A good separation of responsibilities is done only when the full picture of how the application could work is understand. When we start a project, it’s tempting and dangerous to identify as many violation as we want. From the design point of view, excessive Single Responsibility Principle implementation can lead to premature optimization.

When a class do more than it should, don’t hesitate to take the necessary steps to respect the Single Responsibility Principle.

Liskov’s Substitution Principle(LSP)

If a program module use a base class, then the reference to the base class(parent class) can be replaced with a derived subclass(child class) without affecting the functionalities of the program module.

When a class inherit from a base class, the reference to the base class can be replaced with a reference to the subclass without breaking the program module.

Hint: Don’t override a method/function of the base class with the exact signature in the subclass without maintaining the uniqueness and functionalities of the method/function found in the base class. LSP is often violated by an attempt to remove features.

Example:

Consider the below:

/**
* Created by Edeh Kingsley Chigozie on 7/27/16.
*/
public interface IMachine {
void print(List<Item> item);

void scan(List<Item> item);

void photoCopy(List<Item> item);

void staple();
}
/**
* Created by Edeh Kingsley Chigozie on 7/27/16.
*/
public class Machine implements IMachine{

@Override
public void print(List<Item> item) {
// Print the items.
System.out.println("All Items printed");
}

@Override
public void scan(List<Item> item) {
// Scan the items.
System.out.println("All Items Scanned");
}

@Override
public void photoCopy(List<Item> item) {
//photo copy the item
System.out.println("All Items Photo copied");
}

@Override
public void staple() {

}

}
/**
* Created by Edeh Kingsley Chigozie on 7/27/16.
*/

/*This is a violation of Liskov's substitution principle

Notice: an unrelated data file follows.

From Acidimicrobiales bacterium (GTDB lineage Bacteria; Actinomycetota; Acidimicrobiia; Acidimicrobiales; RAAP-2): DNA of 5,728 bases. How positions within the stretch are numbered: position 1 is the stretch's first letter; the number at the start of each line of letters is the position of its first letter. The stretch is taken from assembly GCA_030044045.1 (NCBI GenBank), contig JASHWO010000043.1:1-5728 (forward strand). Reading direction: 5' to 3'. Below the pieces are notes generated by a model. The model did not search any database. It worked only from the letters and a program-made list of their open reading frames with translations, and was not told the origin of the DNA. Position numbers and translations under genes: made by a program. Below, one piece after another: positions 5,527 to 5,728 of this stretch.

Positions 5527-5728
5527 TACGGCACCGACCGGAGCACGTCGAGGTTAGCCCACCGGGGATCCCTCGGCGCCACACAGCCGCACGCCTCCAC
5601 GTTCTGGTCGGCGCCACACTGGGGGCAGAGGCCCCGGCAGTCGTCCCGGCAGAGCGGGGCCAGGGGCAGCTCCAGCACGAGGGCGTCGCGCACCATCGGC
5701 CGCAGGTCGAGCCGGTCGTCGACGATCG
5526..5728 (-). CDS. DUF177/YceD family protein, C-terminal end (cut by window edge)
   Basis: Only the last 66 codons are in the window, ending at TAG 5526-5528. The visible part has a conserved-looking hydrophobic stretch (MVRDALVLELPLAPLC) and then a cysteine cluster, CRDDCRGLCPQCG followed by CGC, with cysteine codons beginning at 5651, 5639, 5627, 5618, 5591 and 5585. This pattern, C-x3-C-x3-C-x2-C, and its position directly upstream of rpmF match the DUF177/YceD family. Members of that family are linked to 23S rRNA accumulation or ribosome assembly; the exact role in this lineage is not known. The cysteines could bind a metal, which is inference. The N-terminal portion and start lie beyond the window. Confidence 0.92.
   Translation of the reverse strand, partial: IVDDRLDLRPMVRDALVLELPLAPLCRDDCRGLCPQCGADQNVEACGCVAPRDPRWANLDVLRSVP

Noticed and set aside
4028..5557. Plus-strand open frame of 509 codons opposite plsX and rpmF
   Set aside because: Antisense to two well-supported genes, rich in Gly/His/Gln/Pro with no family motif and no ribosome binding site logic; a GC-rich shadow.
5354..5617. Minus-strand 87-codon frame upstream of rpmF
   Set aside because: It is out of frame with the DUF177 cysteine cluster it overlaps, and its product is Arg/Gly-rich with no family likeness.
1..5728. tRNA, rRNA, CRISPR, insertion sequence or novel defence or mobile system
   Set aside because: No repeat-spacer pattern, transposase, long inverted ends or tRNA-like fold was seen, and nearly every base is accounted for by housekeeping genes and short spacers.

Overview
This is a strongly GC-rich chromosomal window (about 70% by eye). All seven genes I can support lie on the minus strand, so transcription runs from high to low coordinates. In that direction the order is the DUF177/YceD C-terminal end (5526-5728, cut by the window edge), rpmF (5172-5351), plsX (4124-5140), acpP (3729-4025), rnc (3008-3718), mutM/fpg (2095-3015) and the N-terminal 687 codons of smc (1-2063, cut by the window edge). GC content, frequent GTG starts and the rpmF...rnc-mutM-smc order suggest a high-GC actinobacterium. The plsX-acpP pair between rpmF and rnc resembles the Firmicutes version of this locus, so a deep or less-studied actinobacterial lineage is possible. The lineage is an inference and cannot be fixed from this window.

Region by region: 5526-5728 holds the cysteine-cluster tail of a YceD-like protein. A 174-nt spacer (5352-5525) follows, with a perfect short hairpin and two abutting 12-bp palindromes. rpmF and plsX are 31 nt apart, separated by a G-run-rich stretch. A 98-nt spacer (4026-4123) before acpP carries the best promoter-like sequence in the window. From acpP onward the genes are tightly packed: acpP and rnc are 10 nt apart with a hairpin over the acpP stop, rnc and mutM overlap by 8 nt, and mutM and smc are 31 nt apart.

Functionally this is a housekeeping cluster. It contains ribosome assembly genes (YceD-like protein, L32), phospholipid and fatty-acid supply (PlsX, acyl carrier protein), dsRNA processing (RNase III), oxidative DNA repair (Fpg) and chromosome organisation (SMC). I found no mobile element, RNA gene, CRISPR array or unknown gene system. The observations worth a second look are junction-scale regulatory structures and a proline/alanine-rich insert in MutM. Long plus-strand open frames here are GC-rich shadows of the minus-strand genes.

* Machine cannot be replaced with photocopy machine*/
public class PhotoCopyMachine extends Machine {

@Override
public void photoCopy(List<Item> item) {
//photocopy the item
}

@Override
public void print(List<Item> item) {
// Print the items.
}

//This fails LSP
@Override
public void scan(List<Item> item) throws NotImplementedException{}

//This fails LSP
@Override
public void staple() throws NotImplementedException{}

}

Notice the scan(List<Item> item) and staple() method is not needed in PhotoCopyMachine class implementation hence throw NotImplementedException

An attempt to replace a reference to the Machine object with a reference to the PhotoCopyMachine object is a violation of Liskov’s substitution principle
* Machine cannot be replaced with photocopy machine * this will throw
NotImplementedException when we try to call scan(List<Item> item) or staple(), this leads to a break in the program module or functionalities.

Conclusion:

This principle is an extension of the open close principle. Derived classes must extend the base classes without a change in their behavior.

Look out for the second part of this article and leave a comment bellow if you have any question or observations. Don’t forget to click 💚 button below so others can see this, if you believe this is helpful.